Harriet Tubman comes to life in 'Harriet's Return'

Born into slavery in 1822, Harriet Tubman is most famous for her work as an abolitionist. She led 13 missions to help free slaves using the Underground Railroad. Traveling by night and in extreme secrecy, Tubman – nicknamed "Moses" – never lost a passenger. 

Playwright and actress Karen Jones Meadows brings Tubman to life in "Harriet's Return." The play, which opened last week to rave reviews, is a passion project for Meadows, who felt like she was given signs she needed to write it.

The play comes at a time when Treasury Secretary Steven Mnuchin said his department still hasn't decided whether Tubman will replace President Andrew Jackson on the $20 bill.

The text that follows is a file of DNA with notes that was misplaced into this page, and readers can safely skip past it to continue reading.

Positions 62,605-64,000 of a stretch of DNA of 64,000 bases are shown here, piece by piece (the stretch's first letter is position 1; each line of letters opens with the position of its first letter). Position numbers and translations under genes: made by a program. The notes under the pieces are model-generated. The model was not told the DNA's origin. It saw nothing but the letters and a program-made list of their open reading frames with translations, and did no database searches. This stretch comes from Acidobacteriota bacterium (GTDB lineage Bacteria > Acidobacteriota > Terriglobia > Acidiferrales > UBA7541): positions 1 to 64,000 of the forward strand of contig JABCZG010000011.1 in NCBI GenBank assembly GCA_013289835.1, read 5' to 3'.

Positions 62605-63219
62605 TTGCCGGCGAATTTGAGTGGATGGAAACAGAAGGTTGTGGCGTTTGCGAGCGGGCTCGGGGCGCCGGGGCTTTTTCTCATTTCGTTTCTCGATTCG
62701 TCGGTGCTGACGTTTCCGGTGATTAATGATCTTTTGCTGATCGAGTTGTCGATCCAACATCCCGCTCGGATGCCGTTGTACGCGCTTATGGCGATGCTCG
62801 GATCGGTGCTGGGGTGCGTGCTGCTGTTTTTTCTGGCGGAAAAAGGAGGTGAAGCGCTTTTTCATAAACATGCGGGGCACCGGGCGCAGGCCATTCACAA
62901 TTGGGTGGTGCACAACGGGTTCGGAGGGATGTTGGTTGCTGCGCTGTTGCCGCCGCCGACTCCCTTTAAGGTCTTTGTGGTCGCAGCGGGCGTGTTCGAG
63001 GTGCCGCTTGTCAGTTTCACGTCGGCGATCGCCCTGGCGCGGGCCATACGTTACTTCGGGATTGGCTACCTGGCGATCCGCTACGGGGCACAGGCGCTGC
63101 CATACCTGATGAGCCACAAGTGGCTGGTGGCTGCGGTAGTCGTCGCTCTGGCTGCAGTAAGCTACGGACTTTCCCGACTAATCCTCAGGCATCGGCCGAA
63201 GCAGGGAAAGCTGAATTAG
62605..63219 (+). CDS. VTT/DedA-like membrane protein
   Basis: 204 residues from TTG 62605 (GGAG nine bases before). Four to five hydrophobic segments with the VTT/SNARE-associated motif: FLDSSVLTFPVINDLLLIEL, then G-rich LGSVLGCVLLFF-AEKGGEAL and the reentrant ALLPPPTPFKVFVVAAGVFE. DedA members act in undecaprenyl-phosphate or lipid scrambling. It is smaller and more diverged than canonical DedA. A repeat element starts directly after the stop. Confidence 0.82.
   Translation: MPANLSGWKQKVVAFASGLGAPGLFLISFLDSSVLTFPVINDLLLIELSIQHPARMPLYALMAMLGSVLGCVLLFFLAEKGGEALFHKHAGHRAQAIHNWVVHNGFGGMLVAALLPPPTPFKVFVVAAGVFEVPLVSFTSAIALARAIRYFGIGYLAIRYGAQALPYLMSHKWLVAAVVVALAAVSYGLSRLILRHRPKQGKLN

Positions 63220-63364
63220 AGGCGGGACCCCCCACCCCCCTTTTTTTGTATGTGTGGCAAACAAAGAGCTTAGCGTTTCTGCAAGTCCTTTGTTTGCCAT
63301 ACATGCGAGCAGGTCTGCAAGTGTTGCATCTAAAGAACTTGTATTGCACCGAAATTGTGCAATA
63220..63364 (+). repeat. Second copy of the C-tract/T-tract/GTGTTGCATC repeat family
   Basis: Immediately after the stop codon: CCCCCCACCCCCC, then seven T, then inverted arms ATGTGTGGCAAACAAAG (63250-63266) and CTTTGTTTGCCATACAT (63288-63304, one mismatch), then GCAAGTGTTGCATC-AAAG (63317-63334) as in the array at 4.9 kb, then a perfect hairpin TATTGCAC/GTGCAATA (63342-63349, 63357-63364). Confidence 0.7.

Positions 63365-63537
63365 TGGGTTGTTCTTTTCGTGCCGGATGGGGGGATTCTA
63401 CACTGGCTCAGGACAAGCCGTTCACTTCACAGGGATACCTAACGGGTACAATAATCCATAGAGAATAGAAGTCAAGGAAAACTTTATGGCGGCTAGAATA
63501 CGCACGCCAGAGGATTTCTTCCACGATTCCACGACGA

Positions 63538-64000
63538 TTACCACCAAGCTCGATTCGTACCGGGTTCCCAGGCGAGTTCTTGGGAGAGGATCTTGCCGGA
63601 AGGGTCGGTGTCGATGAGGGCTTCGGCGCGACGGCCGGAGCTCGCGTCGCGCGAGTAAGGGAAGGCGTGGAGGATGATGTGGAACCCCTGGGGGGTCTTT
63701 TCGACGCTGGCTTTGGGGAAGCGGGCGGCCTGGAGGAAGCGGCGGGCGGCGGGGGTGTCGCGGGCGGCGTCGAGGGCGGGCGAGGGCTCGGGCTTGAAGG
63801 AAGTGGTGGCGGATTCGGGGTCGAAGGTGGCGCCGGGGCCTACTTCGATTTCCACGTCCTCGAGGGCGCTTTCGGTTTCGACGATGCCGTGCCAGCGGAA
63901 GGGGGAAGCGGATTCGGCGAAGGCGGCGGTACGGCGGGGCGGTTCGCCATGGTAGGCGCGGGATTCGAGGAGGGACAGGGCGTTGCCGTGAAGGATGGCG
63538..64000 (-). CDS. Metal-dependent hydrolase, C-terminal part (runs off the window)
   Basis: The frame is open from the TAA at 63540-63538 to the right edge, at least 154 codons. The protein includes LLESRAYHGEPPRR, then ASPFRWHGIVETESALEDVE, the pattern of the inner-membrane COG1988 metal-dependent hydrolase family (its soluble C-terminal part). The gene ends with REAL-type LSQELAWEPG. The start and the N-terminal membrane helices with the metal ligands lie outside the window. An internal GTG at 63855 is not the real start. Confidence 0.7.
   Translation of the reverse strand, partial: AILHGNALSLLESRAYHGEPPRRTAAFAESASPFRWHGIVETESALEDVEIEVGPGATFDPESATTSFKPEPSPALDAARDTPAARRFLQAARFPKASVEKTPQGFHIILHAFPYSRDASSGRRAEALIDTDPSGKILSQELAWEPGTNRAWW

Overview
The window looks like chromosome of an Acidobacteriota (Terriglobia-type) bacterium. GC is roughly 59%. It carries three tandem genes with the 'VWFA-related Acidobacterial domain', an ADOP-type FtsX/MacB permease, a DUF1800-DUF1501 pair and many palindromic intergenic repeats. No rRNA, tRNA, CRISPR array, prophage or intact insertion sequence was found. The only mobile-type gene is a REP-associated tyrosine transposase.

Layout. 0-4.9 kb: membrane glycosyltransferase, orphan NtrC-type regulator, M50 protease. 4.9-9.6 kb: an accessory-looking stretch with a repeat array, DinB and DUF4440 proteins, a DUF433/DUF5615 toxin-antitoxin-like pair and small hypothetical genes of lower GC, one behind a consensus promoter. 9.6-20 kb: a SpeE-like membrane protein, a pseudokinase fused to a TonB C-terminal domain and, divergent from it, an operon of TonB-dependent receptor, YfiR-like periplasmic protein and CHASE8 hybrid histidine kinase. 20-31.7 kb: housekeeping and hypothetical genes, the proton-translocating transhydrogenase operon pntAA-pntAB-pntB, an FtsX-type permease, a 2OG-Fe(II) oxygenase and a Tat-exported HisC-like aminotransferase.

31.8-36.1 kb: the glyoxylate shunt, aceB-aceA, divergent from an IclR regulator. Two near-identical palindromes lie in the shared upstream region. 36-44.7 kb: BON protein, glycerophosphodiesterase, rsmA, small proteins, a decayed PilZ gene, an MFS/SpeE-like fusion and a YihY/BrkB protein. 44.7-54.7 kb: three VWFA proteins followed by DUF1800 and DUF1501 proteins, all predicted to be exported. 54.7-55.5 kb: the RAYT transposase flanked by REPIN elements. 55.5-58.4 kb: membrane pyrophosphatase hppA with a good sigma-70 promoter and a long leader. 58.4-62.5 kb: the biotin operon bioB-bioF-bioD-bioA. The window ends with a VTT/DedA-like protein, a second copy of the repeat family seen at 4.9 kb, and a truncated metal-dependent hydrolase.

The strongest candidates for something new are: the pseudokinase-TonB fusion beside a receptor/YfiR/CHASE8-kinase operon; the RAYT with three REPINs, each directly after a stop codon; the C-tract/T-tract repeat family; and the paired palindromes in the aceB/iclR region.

"Harriet's Return" aims to show all of Tubman's many facets. 

"Harriet's Return" is a New Federal Theatre production at the Castillo Theatre. Denzel Washington, Morgan Freeman And "Black Panther" Actor Chadwick Boseman have all honed their craft at the New Federal.

Now "Harriet's Return" showcases the life of a remarkable woman for a new generation.


HARRIET'S RETURN: Written and performed by Karen Jones Meadows, directed by Clinton Turner Davies; Castillo Theatre, 543 West 42nd Street, New York City; 212-941-5800; castillo.org